Within 10 years finding the right large scale company to co-create advanced products that can reduce risk of back injury and have a huge effect to improve the health of the industry. Starting local and working towards improving the health of the community at large.

What fellow Portland A&O companies do you find interesting or inspiring?

Revant Optics is a company I find interesting and very inspiring for many reasons. Their approach in taking on a big industry and reshaping the business model from the ground up is intriguing. Their interchangeable lenses with high testing and safety standards make for great products that can be work tool or recreational device is one I find many parallels to Dorsum with the interchangeable flexible back support. Their recent successful Kickstarter campaign is motivational since we are also considering this avenue for our product launch.

What type of support have you gotten from A&O in Portland? (community, mentors, collaborators etc)

I’ve sat down with Sue Bal to discuss the opportunities coming up for this year. I’m excited for the Peer-to-Peer program and to learn from mentors and other entrepreneurs. I recently attended the Outdoor Industry happy hour where I met a lot of great passionate members.

What do you find challenging/rewarding of having a company based or producing products in Portland?

It is rewarding to produce products in Portland because we get to connect with local companies doing amazing work. Portland is the perfect location for us; we get to learn from the outdoor athletic brands innovating in high performance materials that apply to what we make. Companies working with advanced composites are also nearby. Being close to the outdoors means we get to take our products outside to wear test in different environments.

The challenge is having to go out to multiple locations to meet vendors and collect materials during our research & development phase. Luckily Portland is the right size where by moving around you can easily cover a lot each day.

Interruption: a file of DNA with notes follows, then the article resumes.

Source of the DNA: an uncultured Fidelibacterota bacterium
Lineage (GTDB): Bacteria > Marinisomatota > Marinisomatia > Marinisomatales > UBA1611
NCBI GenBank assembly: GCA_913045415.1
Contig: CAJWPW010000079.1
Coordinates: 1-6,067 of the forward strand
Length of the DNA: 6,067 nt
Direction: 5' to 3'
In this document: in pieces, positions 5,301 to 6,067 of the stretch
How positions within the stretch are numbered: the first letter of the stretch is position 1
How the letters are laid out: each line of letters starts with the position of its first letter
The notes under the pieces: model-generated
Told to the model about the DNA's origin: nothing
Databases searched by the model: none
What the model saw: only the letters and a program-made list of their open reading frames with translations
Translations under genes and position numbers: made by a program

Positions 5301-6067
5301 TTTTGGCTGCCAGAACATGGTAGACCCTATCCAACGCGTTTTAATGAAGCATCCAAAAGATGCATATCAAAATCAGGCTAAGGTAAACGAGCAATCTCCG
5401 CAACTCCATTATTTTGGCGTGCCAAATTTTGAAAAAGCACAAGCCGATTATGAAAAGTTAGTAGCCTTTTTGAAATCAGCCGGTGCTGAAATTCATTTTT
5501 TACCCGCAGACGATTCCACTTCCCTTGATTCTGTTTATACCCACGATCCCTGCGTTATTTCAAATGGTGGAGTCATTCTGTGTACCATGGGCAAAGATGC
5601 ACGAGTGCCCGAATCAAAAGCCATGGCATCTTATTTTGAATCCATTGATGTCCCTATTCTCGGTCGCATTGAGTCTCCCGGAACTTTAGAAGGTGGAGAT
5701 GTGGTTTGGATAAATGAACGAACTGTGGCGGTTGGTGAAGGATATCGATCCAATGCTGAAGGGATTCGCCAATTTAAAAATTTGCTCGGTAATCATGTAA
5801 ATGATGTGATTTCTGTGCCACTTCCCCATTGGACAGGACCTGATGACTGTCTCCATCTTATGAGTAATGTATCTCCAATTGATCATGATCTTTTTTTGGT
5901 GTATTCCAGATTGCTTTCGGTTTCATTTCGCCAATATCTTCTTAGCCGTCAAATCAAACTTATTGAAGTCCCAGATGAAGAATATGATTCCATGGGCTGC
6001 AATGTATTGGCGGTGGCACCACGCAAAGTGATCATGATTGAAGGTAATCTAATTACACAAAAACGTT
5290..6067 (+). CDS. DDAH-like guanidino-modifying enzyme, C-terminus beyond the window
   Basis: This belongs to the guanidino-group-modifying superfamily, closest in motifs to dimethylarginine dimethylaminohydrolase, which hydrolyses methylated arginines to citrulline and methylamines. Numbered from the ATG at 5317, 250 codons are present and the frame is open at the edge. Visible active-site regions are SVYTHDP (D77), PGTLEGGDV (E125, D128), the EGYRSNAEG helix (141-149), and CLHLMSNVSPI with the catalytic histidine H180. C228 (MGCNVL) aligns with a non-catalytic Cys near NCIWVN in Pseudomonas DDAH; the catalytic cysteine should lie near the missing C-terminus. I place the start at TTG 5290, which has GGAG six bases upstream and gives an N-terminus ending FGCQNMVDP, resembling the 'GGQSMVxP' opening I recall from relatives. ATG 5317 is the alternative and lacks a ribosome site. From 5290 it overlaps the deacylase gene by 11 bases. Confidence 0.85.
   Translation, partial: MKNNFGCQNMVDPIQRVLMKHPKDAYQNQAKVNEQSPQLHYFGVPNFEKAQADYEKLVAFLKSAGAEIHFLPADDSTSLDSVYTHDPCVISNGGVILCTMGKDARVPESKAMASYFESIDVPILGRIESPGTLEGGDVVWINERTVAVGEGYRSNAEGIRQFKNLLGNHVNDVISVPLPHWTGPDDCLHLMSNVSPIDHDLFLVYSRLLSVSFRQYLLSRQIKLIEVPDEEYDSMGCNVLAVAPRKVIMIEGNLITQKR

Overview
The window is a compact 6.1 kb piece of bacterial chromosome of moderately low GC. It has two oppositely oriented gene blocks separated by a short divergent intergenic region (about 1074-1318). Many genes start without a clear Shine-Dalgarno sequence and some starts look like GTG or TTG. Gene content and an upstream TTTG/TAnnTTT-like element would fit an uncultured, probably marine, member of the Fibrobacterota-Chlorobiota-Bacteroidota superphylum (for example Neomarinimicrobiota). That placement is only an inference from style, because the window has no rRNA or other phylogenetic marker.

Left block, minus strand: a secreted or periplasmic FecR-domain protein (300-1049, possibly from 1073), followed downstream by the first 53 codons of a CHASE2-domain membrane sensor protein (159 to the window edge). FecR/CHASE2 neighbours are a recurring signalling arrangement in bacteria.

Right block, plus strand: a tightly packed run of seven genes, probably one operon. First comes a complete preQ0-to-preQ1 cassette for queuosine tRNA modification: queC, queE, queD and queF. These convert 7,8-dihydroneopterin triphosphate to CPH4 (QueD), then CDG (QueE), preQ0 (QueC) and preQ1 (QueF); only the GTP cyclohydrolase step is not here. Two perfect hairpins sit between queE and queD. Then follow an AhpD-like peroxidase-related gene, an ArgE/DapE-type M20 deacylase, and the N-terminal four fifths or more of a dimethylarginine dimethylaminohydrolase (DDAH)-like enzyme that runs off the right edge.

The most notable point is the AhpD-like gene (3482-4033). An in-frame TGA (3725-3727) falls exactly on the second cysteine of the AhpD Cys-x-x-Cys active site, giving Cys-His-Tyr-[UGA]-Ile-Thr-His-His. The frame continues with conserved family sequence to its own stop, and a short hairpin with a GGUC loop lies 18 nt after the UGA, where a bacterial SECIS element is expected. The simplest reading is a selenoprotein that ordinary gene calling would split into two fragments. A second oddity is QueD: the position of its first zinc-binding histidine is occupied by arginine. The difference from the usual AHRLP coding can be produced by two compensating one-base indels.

How do you feel Portland influences your company? Shapes your products?

We have had great response from Portland as far as getting feedback and learning from what others share. Portland has a collaborative culture where people are excited about what they make and are happy to show what they are working on. The rapid change of weather always keeps us thinking about designing our apparel for multiple climates and outdoor conditions. The changing environment allows us to better understand layering of fabrics to create versatile applications. Creating better products means you look at the problem and solution from different angles, so we build a team with diverse ideas, skills, and backgrounds, and connecting with the community has been very important for us. This is shaping our product more now as we prepare to run pilots with a few local companies.

What advice would you give someone looking to start their own company or product line?

Go for it! The hardest part is getting started. Along the way you find the right people and resources that will help you get to your next step. You refine and improve along the way, just be open minded that the solutions you find will be different than what you had envisioned. Sometimes the answer comes from the most unexpected locations, so be flexible to learning and exploring. Define your values and what is important to you early on, this will help guide and filter the decisions you make with your product and company.

What advice would you give a fellow entrepreneur?

Learn from your product and company as much as you can. How your product develops and the people you bring in shape you just as much as you shape them. Invest in improving the quality of your team because that will elevate the quality of your product. Realize as early as possible that you can’t do everything yourself, and the success of the product depends on the team working and collaborating together. Always be improving on communicating your ideas clearly, and developing trust within the team so you can hand off parts of the work to focus on new challenges. And lastly, get comfortable with constant change. Challenges arrive suddenly, but you get better at solving them as a team.

Portland A&O powered by Prosper Portland aims to support the success of Oregon’s 800+ Athletic and Outdoor firms through community, peer-to-peer learning, events, and programming.

Portland A&O Community monthly features are our way to highlight the different stages of entrepreneurship, innovation and breath within Oregon’s impressive A&O industry. By sharing stories, advice and experiences, we can continue to support the industry and the people who make it thrive.

If you have a product, company or personal story to be featured, share with us!